Summer is deadliest time of year for teen drivers; Joshua’s Law to change July 1

CSRA Traffic

AUGUSTA, Ga. (WJBF) – Teen deaths from car accidents spike 21 percent during the summer when students are out of class and on the road. The National Road Safety Foundation launched the “100 Deadliest Days” campaign to bring awareness and encourage teens to be safe behind the wheel.

The campaign extends from Memorial Day Weekend to Labor Day Weekend. On average, six teens die per day in car accidents, and but during those 100 days, the number increases.

“During the summer months it increases because now the teens are out of school, and now they’re going to the beach, they’re going to the playground,” director of operations for The National Road Safety Foundation, Michelle Anderson said. “They’re doing different activities with their friends and their peers.”

Anderson says distractions are the main cause of teen accidents. She says it’s a good idea to limit the number of passengers in a teen driver’s car. And most importantly, put the phone away.

“Driving a car is a task. You really have to keep your eyes on the road, your hands on the wheel, and your mind on the task of driving,” Anderson said. “If you take your eyes off the road for three seconds at highway speed, you’ve traveled the length of a football field and that can be a lot of damage done.”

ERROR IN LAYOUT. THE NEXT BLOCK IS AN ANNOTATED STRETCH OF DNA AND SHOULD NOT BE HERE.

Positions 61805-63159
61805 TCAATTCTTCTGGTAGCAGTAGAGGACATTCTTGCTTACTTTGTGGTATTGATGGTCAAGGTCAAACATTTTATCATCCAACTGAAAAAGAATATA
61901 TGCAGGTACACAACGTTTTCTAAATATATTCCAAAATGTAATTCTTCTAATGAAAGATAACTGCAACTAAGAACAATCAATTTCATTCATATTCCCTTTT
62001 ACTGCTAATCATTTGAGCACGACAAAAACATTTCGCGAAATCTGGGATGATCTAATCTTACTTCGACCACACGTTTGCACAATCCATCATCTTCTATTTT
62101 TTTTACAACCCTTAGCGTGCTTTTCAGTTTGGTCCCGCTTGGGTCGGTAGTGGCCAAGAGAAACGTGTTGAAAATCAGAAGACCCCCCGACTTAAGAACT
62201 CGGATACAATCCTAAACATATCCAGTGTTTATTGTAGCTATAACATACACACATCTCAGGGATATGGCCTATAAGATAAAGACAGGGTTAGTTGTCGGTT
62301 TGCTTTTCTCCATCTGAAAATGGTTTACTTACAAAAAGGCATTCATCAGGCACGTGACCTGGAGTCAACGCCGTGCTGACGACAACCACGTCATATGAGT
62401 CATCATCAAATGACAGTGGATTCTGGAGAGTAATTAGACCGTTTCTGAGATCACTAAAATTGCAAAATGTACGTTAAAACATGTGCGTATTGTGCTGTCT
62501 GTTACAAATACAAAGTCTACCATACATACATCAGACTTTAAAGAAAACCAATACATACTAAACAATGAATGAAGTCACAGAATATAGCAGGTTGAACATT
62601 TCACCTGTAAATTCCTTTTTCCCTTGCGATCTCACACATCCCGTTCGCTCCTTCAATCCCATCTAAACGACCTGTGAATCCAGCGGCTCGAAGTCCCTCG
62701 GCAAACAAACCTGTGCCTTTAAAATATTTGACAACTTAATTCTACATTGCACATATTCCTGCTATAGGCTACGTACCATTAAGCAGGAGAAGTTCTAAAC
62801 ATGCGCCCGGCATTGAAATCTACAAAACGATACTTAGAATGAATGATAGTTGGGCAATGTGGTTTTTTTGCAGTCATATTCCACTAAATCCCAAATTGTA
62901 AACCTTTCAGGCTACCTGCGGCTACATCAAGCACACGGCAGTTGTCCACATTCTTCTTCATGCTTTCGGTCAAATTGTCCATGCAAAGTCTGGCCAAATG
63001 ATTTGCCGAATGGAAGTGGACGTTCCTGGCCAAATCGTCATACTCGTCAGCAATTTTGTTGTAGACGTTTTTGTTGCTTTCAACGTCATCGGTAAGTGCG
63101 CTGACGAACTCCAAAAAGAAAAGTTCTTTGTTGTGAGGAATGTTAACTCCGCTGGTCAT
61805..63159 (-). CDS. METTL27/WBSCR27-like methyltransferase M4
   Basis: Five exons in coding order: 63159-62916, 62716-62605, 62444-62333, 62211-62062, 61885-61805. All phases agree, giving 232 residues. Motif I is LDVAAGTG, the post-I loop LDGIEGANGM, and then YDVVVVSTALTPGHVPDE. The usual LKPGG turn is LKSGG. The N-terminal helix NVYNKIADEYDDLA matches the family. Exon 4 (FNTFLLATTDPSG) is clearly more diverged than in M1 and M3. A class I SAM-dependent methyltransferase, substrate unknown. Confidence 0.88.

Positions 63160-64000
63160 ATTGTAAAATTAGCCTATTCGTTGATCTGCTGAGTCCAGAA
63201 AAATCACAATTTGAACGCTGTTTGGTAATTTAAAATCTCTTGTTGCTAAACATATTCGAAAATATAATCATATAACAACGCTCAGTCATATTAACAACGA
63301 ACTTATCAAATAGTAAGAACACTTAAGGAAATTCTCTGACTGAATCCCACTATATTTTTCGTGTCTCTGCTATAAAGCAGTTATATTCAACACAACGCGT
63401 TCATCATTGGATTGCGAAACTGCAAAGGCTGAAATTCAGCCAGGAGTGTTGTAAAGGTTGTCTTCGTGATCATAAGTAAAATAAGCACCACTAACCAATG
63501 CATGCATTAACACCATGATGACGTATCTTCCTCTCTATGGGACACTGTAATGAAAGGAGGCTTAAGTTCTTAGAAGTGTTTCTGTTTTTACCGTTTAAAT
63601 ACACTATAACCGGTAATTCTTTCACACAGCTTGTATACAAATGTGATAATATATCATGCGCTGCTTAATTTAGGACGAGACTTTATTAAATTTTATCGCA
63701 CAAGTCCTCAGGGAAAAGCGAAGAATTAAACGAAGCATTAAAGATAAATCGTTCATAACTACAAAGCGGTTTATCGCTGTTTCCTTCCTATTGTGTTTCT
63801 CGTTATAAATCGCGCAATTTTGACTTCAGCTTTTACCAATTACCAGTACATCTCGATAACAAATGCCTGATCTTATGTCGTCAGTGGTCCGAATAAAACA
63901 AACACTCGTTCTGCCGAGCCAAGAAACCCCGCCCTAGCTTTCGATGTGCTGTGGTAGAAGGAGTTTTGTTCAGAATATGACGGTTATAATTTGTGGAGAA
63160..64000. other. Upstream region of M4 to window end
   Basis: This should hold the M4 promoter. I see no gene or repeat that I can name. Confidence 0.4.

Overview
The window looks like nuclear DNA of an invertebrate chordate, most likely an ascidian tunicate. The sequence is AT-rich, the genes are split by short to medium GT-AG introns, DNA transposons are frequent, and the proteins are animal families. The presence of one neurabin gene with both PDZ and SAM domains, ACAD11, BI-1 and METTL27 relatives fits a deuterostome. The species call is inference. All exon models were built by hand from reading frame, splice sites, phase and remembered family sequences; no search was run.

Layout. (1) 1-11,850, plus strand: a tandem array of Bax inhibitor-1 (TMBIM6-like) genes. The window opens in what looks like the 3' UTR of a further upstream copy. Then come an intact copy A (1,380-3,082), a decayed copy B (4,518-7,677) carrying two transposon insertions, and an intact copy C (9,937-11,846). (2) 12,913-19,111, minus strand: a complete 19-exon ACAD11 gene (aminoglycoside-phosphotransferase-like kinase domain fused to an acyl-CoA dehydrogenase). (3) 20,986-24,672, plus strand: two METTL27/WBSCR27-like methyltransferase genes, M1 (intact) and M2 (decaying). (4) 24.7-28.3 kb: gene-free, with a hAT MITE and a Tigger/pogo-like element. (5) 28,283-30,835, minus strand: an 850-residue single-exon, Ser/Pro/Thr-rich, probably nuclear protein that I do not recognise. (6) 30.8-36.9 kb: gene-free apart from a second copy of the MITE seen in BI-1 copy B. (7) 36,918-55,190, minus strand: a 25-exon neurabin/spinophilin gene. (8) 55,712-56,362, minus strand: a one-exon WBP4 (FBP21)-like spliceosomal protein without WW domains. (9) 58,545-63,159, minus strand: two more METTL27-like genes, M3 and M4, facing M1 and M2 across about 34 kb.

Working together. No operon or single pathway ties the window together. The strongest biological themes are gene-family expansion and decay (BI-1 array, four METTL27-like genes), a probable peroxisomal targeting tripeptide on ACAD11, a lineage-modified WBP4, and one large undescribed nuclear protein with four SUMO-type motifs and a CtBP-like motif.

To cut down on distractions while on the road, she advises both teenagers and adults to buckle up as soon as you get in the car, adjust the air conditioning and mirrors before pulling off, and putting your phone away.

She also says parents have a big role to play in protecting teens.

“Be a role model,” Anderson said. “What you do behind the wheel is more than likely what your teen driver is going to do behind the wheel. So the same rules apply to you.”

In Georgia, Joshua’s Law requires 16-year-olds to participate in a driver’s education course, and supervised training on the road before getting a driver’s license. But as of July 1, the law will change, obliging all drivers under 18 to meet these requirements. This means more hands-on training before teens hit the road.

“Any new driver behind the wheel, you really need to have those required hours of practice before you engage with other vehicles on the road,” Anderson said.

For more tips and resources from The National Road Safety Foundation, click here.


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